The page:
adjective, smooth·er, smooth·est.
verb (used with object)
- smooth as silk,
- smooth breathing,
- smooth collie,
- smooth diet,
- smooth dogfish
Origin of smooth
Examples from the Web for smoothly
And George Herbert Walker Bush for smoothly overseeing the end of the Cold War.Will the Tapes That Destroyed Nixon Help Rehabilitate His Image?|Scott Porch|August 6, 2014|DAILY BEAST
Until recently, Rice was smoothly on track to become the Edmund Hillary of foreign-policy strivers.Susan Rice Didn’t Deserve State Post, Let Alone Her U.N. Role|Jacob Heilbrunn|December 14, 2012|DAILY BEAST
Former Moral Majoritarian Ralph Reed smoothly explained how.The GOP Faces Years in the Wilderness After 2012 Election Losses|Robert Shrum|November 26, 2012|DAILY BEAST
Will the project live up to its apocalyptic name—or go as smoothly as the first Carmageddon 14 months ago?Los Angeles Area Girds for Carmageddon II Freeway Closure|Christine Pelisek|September 28, 2012|DAILY BEAST
But her first run didn't quite go as smoothly as her teammates had hoped.
And with that idea to guide her, she found the days slide by smoothly.Big Timber|Bertrand W. Sinclair
In order to learn how smoothly we have only to present ourselves at a certain important social function.The Sins of Sverac Bablon|Sax Rohmer
The head is too large, because the tying silk is not wound tightly and smoothly.How to Tie Flies|E. C. Gregg
"It would be against my duty to permit you to incarcerate this miscreant," he said smoothly.Highways in Hiding|George Oliver Smith
Mrs. Vervain went on, smoothly: "I supposed it might have struck you that there were times when we presented that appearance."The Early Short Fiction of Edith Wharton, Part 1 (of 10)|Edith Wharton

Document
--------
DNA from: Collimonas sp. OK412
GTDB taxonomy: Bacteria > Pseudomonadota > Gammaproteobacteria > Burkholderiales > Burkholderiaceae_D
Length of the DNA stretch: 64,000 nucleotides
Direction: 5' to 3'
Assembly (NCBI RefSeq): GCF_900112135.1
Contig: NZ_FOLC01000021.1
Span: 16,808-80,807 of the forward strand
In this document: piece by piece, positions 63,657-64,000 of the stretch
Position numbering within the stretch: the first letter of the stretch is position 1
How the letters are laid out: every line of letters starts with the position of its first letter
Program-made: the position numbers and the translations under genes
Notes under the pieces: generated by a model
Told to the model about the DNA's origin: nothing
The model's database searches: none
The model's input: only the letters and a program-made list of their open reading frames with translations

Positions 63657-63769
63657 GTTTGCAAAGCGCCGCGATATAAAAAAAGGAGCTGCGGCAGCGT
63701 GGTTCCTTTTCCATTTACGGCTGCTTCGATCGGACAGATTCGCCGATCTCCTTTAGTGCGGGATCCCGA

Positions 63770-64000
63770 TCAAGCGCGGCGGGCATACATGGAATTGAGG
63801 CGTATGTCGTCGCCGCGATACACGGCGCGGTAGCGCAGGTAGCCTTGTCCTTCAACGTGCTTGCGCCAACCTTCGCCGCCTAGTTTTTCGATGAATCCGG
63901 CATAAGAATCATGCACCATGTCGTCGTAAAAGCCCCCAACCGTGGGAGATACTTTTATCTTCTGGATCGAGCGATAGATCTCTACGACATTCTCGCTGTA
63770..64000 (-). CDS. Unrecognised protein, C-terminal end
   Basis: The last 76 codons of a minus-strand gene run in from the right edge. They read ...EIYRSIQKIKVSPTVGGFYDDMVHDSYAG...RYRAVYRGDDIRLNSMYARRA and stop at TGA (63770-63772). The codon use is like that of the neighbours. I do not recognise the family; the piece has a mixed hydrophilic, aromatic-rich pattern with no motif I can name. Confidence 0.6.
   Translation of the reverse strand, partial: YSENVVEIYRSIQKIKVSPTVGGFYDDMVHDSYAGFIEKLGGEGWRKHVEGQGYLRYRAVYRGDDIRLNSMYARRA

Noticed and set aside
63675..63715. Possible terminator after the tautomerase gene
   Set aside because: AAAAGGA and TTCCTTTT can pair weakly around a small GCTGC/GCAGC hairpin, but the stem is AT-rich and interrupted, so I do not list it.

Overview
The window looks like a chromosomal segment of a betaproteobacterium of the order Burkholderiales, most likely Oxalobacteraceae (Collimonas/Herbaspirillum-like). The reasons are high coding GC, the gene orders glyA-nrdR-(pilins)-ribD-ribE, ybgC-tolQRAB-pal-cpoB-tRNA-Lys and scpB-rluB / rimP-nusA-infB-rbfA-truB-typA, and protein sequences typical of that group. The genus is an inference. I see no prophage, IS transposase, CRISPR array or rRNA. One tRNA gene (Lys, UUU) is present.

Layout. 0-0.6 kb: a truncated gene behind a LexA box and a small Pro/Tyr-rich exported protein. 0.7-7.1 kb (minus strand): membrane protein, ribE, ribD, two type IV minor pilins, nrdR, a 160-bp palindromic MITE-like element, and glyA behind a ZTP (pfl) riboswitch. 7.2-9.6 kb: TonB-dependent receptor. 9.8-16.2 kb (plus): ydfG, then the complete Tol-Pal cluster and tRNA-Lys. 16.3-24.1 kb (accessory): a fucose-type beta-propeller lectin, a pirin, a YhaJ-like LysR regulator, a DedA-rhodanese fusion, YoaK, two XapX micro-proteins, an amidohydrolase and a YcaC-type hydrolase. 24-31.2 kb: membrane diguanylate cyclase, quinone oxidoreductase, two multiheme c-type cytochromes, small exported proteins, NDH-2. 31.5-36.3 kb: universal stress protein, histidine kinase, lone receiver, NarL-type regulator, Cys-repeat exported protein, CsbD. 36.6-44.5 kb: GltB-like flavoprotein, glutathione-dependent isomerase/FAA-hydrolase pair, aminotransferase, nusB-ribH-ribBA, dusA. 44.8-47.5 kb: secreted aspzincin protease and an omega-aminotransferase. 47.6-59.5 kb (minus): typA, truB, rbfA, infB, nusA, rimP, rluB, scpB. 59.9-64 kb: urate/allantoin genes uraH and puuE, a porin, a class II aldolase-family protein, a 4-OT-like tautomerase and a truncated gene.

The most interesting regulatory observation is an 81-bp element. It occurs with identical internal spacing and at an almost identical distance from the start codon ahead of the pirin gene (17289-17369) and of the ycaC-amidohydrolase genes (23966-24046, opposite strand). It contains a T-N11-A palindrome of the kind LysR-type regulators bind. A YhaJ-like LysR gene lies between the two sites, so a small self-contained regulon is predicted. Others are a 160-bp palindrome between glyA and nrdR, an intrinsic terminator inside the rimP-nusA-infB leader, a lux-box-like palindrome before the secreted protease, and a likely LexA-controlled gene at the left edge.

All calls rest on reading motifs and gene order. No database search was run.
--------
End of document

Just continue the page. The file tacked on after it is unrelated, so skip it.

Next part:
- suave or persuasive, esp as suggestive of insincerity
- (in combination)smooth-tongued
verb (mainly tr)
Word Origin for smooth
Old English smoð "smooth, serene, calm," variant of smeðe "free from roughness, not harsh, polished; soft; suave; agreeable," of unknown origin and with no known cognates. Of words, looks, "pleasant, polite, sincere" late 14c., but later "flattering, insinuating" (mid-15c.). Slang meaning "superior, classy, clever" is attested from 1893. Sense of "stylish" is from 1922.
Smooth-bore in reference to guns is from 1812. smooth talk (v.) is recorded from 1950. A 1599 dictionary has smoothboots "a flatterer, a faire spoken man, a cunning tongued fellow." The usual Old English form was smeðe, and there is a dialectal smeeth found in places names, e.g. Smithfield, Smedley.
late Old English smoþ "to make smooth," replacing smeðan "to smooth, soften, polish; appease, soothe;" smeðian "smoothen, become smooth," from the source of smooth (adj.). Meaning "to make smooth" is c.1200. Related: Smoothed; smoothing. Middle English also had a verb form smoothen (mid-14c.).
In addition to the idioms beginning with smooth
- smooth as silk
- smooth over
- smooth sailing
- take the rough with the smooth